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Embattled Japanese electronics giants Panasonic and Sharp on Friday racked up more than $11 billion in combined losses over the nine months to December, and warned there was more bleeding to come.
The battered sector has suffered from problems including a high yen, slowing demand in key export markets, fierce competition notably in the television market, and strategic mistakes that left companies' finances in ruins.
Panasonic and Sony have been hammered by credit downgrades and record losses, while century-old rival Sharp warned last year that its survival was at stake. It put up its Osaka headquarters as collateral for life-saving bank loans.
On Friday, the maker of Aquos-brand electronics said its losses doubled in the nine months to December to $4.6 billion, while Panasonic said it lost about $6.77 billion over the same period, and was on track to lose a whopping $8.3 billion in the fiscal year to March.
But Sharp insisted its massive corporate overhaul, including thousands of job cuts, would now keep it from going under.
It said in a statement that its troubles "will not cast a material uncertainty about Sharp's ability to continue as a going concern".
The company also offered a glimmer of hope, as it eked out a small operating profit of 2.6 billion yen in the third quarter, although it still posted a net loss of 424.35 billion yen over the nine-month period.
Sharp shares surged 5.78 percent to close at 329 yen and it left unchanged a forecast for a full-year net loss of 450 billion yen.
Panasonic said it logged a nine-month operating profit of 121.95 billion yen, despite its whopping net loss, saying the positive result was due "mainly to fixed cost reductions and streamlining material costs".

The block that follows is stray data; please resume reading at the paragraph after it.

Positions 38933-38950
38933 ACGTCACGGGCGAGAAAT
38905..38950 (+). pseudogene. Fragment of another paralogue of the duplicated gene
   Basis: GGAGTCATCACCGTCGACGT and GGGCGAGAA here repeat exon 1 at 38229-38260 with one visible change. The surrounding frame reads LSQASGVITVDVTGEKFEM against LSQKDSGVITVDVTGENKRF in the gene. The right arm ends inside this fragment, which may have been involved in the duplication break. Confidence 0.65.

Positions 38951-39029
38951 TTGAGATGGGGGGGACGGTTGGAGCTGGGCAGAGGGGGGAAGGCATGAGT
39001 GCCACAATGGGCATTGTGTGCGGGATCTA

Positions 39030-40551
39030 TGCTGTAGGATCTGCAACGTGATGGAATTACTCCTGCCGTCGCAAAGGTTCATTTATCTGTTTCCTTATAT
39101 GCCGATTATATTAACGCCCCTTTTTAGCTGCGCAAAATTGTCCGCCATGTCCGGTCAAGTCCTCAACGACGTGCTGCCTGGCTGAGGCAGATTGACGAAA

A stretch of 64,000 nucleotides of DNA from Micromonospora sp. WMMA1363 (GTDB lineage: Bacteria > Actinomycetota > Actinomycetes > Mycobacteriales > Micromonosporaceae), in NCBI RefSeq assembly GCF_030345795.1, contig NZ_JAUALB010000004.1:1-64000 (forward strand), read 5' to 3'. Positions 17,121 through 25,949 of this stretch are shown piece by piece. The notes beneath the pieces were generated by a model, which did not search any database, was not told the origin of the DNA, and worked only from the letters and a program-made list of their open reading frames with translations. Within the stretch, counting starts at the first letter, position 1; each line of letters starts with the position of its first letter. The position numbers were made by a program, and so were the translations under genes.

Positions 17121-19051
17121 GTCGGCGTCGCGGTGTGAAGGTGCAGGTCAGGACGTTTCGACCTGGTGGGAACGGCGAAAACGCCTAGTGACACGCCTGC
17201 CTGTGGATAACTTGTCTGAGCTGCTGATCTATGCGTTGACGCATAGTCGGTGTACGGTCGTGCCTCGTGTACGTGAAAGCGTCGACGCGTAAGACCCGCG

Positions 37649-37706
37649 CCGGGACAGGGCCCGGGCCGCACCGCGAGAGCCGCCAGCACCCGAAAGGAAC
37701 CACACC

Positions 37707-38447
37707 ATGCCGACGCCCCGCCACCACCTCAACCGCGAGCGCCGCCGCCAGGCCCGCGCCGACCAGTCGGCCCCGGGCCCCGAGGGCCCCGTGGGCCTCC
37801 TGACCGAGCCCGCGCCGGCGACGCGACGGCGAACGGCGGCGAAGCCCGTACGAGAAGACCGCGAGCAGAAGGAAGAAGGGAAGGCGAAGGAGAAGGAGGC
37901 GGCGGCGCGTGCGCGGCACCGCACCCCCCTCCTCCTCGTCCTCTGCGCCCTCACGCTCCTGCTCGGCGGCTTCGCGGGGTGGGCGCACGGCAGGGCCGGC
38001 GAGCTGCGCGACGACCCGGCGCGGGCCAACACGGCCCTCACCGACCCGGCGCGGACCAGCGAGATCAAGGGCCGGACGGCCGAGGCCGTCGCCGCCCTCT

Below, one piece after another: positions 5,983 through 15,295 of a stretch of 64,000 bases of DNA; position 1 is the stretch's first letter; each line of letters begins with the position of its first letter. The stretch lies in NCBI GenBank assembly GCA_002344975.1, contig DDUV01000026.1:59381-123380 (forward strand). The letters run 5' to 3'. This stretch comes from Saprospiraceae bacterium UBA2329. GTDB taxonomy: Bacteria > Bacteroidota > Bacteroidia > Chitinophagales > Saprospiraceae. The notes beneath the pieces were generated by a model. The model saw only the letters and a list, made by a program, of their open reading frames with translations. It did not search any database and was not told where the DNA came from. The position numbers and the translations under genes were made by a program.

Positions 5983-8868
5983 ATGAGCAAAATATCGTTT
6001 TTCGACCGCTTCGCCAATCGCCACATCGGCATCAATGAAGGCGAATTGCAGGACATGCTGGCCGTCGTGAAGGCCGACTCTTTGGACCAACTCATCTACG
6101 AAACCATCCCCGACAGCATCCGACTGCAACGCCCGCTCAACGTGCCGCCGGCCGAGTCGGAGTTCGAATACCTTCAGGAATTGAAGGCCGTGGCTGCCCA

Weak demand for flat-panel televisions, however, helped push total sales down 8.8 percent to 5.44 trillion yen, it added.
Panasonic's share price dropped 6.00 percent to close at 592 yen on Friday.
Like its domestic rivals, Panasonic was sideswiped by slumping sales on the back of the global slowdown while it also took on huge restructuring costs, which contributed heavily to its bleeding bottom line.
In November, ratings agency Fitch downgraded Panasonic and Sony to junk status for the first time. Fitch also cut Sharp to junk in the same month, which followed a similar move by Standard & Poor's earlier in the year.
Ratings agencies have pointed to the trio's weak balance sheets and declining position in the global electronics sector. The downgrades meant their debt was no longer considered a safe investment for portfolio managers.
Sony -- whose shares last year dipped below 1,000 yen for the first time since 1980 and the era of the Walkman -- has said it expects to reverse four years of losses with a small net profit in the year to March. The company reports its earnings next week.
The industry giants have suffered acutely in their television divisions as they faced falling prices and ran up against fierce competition from South Korean and Taiwanese rivals.
Sharp on Friday pointed to weak demand at home for its liquid-crystal-display televisions while a Chinese consumer boycott of Japanese brands also weighed, due to a territorial spat between Beijing and Tokyo.
Sharp has embarked on a painful restructuring including thousands of job cuts and slashed wages for employees, from the factory floor to the boardroom.
It has also pursued tie-ups with domestic and foreign firms, including a 9.9 billion yen capital injection deal with US chipmaker Qualcomm.